The door opened into a rounded room carved into the living wood of the tree. The walls were marked with graffiti and pictographs inlaid with amber sap that had seeped into the wounds. It smelled of the sap; a rich smell. A passageway led farther in, similarly carved and it widened into a small chamber.


Thibault was in the lead and he saw the four kenku inside the same time they saw him. They drew their blades immediately.


“We mean you no harm, Kenkus. We met Starkfeather and she told us we could come here in peace!” said the paladin.


The kenku either didn’t recognise the name or they didn’t care. “Surrender your weapons!” shouted one. “And your goods!” said another.


“Oh, I’ll surrender my sword…” said Thibault, but it was Eamon who strode forwards first.


“This doesn’t have to be violent,” said the monk. “Just let us through and no blood will have to be spilled.”


The four kenku merely looked at him. He shrugged and moved back. As soon as he did, the four bird-men struck without warning, their black eyes glinting.


Three solid blows hit Thibault and the paladin fell to the floor in a clatter of armour. One attempted to strike Greeba, but missed as Thibault’s body falling got in his way.


Arian froze in fear for a moment. No! This could not be! Had the Forest Father not heard her prayer? She had to do something! She moved forward, gasping at the sight of Thibault’s bloodied body. This was not right! She raised her shaking hands and cast her most powerful spell.


A shard of ice flew at the leading Kenku and struck him, then exploded into glass-like pieces. It was a spell that had worked well for her when fighting off a pack of hungry wolves.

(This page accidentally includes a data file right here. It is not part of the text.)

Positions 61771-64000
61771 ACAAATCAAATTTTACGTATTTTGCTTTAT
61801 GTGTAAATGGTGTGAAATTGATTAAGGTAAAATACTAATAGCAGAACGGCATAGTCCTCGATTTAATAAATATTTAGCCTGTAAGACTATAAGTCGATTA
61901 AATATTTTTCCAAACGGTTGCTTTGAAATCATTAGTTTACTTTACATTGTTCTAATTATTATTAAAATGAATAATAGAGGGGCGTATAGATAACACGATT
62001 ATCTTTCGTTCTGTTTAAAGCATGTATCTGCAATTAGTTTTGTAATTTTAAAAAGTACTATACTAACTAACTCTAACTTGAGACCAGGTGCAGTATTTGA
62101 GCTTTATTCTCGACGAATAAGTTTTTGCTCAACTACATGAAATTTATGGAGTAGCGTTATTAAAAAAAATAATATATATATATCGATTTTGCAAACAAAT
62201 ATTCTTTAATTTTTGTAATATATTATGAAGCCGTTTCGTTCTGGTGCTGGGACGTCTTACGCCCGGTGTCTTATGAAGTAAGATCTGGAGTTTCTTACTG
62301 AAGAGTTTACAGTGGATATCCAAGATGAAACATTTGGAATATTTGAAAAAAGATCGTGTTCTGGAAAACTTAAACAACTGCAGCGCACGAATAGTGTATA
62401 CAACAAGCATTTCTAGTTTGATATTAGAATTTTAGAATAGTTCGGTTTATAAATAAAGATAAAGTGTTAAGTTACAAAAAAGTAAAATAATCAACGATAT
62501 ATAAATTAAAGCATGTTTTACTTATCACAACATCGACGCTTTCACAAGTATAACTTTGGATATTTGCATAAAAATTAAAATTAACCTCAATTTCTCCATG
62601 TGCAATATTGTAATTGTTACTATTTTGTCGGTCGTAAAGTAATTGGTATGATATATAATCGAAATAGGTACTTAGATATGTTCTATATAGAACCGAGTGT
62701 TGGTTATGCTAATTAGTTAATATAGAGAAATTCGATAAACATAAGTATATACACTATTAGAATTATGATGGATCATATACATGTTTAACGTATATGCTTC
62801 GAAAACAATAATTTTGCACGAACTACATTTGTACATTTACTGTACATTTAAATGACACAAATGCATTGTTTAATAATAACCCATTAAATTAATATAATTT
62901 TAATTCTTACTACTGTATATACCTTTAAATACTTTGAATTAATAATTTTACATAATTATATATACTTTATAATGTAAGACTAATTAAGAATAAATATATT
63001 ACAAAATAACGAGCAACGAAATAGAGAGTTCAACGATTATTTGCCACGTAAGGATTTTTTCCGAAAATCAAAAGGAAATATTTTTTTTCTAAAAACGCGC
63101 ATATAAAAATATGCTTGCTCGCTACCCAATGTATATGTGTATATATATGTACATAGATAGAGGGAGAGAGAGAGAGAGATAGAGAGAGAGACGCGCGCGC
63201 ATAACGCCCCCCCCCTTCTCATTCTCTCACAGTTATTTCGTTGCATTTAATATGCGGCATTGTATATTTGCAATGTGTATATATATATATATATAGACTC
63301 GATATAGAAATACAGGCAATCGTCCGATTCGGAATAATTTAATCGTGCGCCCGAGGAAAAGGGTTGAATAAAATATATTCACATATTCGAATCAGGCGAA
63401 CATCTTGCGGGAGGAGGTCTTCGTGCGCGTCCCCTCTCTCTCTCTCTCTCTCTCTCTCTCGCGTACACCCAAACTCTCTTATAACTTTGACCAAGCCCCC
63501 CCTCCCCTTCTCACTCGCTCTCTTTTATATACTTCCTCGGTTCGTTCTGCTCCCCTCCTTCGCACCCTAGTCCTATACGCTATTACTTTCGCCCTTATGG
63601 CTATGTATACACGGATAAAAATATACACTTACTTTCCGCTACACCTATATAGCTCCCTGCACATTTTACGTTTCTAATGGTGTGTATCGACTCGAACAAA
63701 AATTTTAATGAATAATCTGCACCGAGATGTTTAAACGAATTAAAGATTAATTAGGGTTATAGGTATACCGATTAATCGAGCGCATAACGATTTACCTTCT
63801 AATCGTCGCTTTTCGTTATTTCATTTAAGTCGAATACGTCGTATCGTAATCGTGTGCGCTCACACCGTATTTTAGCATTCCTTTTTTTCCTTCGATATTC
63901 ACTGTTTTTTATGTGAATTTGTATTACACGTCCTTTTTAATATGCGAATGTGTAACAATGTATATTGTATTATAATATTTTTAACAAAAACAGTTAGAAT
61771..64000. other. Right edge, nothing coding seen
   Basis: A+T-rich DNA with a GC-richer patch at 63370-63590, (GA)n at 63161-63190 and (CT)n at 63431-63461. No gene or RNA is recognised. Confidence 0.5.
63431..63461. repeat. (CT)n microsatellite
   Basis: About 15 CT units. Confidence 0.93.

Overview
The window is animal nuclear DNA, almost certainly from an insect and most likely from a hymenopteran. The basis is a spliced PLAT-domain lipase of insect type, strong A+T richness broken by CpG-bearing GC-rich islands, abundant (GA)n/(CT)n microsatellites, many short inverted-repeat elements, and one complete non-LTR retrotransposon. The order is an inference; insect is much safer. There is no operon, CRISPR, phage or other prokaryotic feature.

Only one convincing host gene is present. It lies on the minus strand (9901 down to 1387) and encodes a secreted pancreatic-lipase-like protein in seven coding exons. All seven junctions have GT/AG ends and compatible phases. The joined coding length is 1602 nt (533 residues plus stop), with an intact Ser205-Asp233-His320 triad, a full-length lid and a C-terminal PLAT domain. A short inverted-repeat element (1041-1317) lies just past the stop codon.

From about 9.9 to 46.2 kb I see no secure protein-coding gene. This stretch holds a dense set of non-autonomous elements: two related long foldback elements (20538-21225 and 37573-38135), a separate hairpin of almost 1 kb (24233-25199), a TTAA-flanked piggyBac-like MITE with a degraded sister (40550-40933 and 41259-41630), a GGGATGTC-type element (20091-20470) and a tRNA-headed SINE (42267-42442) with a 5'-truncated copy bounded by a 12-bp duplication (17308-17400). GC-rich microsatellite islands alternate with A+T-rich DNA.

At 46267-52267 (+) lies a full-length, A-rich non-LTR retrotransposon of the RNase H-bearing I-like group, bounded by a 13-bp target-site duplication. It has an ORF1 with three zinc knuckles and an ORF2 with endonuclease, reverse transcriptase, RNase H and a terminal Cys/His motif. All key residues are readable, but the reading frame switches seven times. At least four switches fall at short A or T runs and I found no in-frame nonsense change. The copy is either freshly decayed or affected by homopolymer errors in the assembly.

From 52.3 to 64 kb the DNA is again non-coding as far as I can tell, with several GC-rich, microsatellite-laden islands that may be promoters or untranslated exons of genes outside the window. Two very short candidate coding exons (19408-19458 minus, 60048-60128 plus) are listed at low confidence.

Greeba gasped as a bit of ice bit into her flesh but worse – a twitch from Thibault as some of the sharp shards hit his already battered body.


“Ah! No!” said Arian, but it was too late to take the spell back. She slumped against the tree wall. What had she done?


Gorlock fired an eldritch blast that sped past her and struck a kenku, but she barely noticed. It would have been better if she had not come at all.


Wisteria moved past her to lay a hand upon Greeba, healing the damage that Arian had done. The half-orc roared in rage, revived by the spell, and bashed her Warhammer into the face of the nearest kenku. His beak shattered, his skull caved in and he fell to the floor near Thibault.


Xarius quietly moved forward just enough so he could see into the room. He raised his hand and cast magic missile. Three balls of light shot at the kenku and disappeared with small whomps into its body.


They all felt some strange static charge build up and then, as the sorcerer lowered his hand, 3 bolts of lightning came out of nowhere and struck each of kenku. Their charred corpses fell to the ground, pieces falling off into ash. The acrid smell of ozone filled the chamber.


“Wha…what just happened?” asked Torgin. His hair, charged with static, stood on end.


Arian fell to her knees. “What have I done?” she said, more to herself than anyone else.


“Shall we take our fallen comrade back? Or push on, maybe to our own doom?” asked Greeba, seemingly unphased by the smoking, blackened bodies.


The dwarf sniffed the air. “Smells like fried chicken.” He patted his pockets down like he was searching for another sandwich.